Ecological and evolutionary mechanisms shaping species niches
Understanding how phylogenetic constraints and eco-evolutionary forces shape species niches and functional roles is critical for both theoretical and conservation purposes. With intense scrutiny, however, the degree of conservatism in species’ niches is also the subject of considerable debates. This is probably not surprising given that ecological niche is a fairly abstract – but by essence multidimensional – concept. Conservatism of different aspects of species niches and related traits are thus needed to understand the processes driving the spatial (re)distribution of species.
Comte L., Cucherousset J. & Olden J.D. (2017) Global test of Eltonian niche conservatism of nonnative freshwater fish species between their native and introduced ranges. Ecography, doi10.1111/ecog.02007. Trophic niche shifts between the introduced and native species' ranges within the δ13C and δ15N isotopic space.
Species’ responses to recent climate change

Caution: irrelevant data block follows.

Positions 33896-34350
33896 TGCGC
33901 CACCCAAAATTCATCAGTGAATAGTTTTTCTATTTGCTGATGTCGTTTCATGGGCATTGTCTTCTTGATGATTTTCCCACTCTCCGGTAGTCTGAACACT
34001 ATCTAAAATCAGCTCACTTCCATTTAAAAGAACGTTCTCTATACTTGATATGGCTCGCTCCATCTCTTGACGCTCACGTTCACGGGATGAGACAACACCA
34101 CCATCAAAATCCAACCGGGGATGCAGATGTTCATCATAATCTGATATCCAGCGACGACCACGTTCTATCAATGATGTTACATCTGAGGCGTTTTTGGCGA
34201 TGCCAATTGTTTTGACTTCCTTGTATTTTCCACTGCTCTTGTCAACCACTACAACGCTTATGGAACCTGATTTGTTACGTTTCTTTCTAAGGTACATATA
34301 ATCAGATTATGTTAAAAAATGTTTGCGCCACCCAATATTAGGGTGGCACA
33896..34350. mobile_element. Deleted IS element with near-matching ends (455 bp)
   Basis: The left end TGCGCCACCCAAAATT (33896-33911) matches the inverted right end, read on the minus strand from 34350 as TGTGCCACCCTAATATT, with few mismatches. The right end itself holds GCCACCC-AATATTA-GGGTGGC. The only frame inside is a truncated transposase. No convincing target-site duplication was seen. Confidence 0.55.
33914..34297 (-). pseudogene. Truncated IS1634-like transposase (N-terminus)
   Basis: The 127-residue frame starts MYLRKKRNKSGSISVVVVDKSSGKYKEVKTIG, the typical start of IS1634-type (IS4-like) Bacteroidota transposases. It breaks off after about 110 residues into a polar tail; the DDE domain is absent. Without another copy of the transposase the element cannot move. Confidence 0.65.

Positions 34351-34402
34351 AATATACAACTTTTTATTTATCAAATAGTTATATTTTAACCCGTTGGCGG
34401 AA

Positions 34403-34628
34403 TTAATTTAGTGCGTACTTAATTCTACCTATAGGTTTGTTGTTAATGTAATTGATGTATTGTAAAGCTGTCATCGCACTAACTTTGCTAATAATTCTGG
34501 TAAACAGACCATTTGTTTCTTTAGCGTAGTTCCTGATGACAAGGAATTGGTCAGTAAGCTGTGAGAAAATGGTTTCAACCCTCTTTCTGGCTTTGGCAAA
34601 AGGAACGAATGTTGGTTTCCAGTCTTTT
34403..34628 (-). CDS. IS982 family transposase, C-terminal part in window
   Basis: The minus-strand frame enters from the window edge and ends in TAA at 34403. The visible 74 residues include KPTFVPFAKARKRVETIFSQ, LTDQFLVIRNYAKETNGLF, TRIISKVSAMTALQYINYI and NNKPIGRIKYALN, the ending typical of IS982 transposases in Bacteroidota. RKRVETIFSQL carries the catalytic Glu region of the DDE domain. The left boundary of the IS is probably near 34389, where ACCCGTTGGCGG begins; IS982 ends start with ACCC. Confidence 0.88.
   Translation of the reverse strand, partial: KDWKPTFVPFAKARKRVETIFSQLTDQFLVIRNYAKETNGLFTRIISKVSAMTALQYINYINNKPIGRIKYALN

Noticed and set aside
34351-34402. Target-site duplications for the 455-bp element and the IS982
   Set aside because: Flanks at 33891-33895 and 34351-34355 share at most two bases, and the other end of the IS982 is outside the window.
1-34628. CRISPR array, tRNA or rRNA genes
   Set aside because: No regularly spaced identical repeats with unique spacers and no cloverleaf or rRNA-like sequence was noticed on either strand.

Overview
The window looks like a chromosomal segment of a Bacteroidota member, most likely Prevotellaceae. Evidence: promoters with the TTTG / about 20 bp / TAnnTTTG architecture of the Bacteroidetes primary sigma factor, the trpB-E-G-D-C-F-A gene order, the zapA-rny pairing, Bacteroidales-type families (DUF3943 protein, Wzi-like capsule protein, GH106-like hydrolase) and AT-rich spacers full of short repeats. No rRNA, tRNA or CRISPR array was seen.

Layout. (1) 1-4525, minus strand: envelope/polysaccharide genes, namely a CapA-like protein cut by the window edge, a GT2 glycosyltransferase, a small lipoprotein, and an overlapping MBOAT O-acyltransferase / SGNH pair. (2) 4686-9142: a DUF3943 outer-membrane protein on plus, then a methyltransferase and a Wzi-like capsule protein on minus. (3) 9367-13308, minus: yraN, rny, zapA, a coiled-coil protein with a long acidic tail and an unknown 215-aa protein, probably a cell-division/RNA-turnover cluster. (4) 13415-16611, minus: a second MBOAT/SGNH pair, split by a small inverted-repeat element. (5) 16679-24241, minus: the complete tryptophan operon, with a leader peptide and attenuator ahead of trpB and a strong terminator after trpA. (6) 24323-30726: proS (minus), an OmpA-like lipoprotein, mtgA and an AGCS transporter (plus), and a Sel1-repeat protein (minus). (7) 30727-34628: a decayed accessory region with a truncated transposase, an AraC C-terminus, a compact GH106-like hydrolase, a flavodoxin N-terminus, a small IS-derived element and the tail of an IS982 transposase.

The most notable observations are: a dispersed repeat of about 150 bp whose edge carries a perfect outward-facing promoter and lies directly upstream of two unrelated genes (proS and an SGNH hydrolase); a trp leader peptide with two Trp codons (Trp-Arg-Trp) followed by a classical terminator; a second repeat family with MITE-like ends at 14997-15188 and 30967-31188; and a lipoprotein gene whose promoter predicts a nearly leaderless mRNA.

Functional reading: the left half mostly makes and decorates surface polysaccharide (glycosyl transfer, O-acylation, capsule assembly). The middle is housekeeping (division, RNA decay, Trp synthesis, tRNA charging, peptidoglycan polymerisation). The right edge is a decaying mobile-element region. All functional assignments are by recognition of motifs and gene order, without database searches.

Distribution shifts poleward and upward in elevation are one of the main expected responses of species to climate change, as species attempt to track their favorable climate niche across space. In that context, my work seeks to assess how climate change and the potential interacting effects of other anthropogenic disturbances have affected the spatial distribution of species over the last decades. As a better understanding of the processes of range shifts are needed to be able to predict the vulnerability of species to future climate change, I am also interested in understanding how the ecological and evolutionary characteristics of species are linked to the observed distributional changes.